Acclaimed actor Tim Robbins gave a stirring rendition of Eugene Debs' 1918 Canton, Ohio, speech that resonated spectacularly with the audience, who were on their feet cheering. And Shontina Vernon, a transplanted Texan turned Brooklynite, sang "Strange Fruit," originally a 1937 poem by Abel Meeropol titled "Bitter Fruit" and first recorded by Billie Holiday in 1939. A Bronx schoolteacher, Meeropol had written the poem after seeing the gruesome photograph of two lynched teenagers:
Southern trees bear a strange fruit,
Blood on the leaves and blood at the root,
Black body swinging in the Southern breeze,
Strange fruit hanging from the poplar trees.
Vernon's a cappella version was heartrendingly pure, each perfect, round note filled with painful meaning. For many people, it was the first time they had heard these lyrics: not surprisingly, Holiday's record company had refused to release the song.
The evening was introduced and narrated by Dr. Zinn. The enthusiastic audience left hungry for more. They seemed surprised by the level of their own personal engagement and excited by what they had witnessed.
It is performances like this in theaters around the country that inspired the latest incarnation of Zinn's work, The People Speak. Scheduled to air on HISTORY in December 2009, the film weaves archival footage and interviews with performances by actors and artists such as Matt Damon, Josh Brolin, Kerry Washington, Viggo Mortensen, Danny Glover, Marisa Tomei, Bruce Springsteen, and John Legend. The network will also produce more than 24 short videos from The People Speak, available at HISTORY.com and through distributors' video-on-demand platforms.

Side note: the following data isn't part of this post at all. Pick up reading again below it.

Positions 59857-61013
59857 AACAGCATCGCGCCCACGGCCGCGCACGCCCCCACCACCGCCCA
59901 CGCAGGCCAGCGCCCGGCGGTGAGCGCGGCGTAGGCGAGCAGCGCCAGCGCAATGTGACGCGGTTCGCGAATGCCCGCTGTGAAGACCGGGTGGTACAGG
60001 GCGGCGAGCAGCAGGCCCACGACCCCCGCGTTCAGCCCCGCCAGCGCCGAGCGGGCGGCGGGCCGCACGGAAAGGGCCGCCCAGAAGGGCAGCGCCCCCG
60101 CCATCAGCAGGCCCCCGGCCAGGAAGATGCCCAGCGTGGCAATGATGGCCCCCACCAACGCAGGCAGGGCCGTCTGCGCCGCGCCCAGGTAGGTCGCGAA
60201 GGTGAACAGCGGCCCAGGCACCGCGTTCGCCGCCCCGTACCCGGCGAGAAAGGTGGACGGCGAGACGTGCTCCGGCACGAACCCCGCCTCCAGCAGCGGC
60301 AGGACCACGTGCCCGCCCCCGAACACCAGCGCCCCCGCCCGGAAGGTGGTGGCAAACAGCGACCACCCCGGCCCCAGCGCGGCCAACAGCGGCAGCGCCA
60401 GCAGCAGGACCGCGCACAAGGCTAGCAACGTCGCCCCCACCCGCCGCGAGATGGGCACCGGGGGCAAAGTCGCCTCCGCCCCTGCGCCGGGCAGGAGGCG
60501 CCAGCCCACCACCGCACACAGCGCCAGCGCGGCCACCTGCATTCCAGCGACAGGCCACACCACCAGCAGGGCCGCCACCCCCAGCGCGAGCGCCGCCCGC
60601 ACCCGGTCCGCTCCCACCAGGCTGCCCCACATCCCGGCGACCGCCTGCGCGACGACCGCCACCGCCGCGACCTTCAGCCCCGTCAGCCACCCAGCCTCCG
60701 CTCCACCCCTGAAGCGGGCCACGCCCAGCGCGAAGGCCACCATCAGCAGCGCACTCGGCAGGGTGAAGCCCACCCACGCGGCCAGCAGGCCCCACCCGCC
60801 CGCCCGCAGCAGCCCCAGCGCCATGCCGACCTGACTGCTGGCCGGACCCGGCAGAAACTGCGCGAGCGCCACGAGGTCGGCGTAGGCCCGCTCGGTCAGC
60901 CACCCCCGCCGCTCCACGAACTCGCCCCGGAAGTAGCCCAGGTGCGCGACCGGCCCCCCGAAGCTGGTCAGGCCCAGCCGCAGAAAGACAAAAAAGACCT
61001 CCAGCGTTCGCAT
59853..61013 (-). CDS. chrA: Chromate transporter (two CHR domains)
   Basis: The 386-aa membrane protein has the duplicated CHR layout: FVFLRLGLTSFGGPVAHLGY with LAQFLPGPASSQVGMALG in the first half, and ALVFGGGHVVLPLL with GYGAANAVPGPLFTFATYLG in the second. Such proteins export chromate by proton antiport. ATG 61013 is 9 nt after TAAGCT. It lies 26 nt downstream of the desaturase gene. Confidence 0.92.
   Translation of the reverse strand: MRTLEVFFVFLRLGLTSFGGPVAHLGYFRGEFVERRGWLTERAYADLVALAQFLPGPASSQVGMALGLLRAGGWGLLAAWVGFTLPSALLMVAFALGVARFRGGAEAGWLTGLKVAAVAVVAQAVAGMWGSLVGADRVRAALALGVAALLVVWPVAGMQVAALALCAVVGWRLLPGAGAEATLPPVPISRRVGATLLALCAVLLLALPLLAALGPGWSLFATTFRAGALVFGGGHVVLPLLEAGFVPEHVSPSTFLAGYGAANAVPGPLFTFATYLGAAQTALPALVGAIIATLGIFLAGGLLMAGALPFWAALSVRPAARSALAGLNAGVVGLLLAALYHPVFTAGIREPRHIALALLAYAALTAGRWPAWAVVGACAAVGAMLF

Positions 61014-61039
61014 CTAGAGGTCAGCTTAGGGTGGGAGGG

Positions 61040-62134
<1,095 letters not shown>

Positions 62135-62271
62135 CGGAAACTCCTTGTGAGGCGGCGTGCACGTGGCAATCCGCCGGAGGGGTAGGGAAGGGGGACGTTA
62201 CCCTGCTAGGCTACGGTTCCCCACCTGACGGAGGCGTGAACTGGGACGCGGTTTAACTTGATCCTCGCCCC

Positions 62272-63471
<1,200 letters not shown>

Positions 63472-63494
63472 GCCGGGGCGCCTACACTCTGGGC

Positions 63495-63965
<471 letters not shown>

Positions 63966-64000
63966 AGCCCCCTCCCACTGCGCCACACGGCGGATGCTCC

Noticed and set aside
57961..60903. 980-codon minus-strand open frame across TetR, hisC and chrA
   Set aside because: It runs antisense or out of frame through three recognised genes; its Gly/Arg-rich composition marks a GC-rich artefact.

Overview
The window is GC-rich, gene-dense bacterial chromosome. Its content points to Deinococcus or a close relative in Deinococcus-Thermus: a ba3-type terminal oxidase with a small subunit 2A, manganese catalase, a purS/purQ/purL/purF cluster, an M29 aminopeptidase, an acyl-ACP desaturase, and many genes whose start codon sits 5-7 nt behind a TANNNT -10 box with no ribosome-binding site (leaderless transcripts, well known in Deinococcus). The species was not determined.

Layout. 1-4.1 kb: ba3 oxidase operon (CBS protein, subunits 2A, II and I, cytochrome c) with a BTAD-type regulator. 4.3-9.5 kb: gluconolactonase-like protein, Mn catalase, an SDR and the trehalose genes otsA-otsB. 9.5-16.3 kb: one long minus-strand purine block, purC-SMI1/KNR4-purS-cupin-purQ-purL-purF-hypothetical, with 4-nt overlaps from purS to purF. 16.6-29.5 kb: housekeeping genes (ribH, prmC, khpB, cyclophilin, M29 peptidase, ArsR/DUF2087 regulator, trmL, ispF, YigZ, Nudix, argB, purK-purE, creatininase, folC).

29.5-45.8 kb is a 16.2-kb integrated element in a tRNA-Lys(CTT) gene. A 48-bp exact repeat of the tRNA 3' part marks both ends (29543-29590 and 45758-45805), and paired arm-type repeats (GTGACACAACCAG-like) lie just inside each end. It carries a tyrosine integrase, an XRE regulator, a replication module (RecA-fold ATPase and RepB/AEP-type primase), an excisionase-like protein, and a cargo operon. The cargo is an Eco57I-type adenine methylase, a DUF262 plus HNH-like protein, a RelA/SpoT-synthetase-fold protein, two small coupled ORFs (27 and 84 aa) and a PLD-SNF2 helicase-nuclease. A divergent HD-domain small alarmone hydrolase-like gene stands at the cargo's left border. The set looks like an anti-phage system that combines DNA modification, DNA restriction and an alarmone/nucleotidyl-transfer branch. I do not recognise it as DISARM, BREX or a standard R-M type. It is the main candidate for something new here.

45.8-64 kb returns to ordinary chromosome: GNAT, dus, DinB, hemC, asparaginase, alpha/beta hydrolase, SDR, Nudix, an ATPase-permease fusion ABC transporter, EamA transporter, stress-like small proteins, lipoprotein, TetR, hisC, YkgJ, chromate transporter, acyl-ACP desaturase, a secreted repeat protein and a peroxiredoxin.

The performers' commitment to Zinn's message makes this a labor of love. "Change doesn't come from the top, but rather from the bottom," Damon observes. "Without everyday citizens pushing to make a difference, there would be no America." It is Damon who reads the Declaration of Independence, surely one of the great protest documents in history.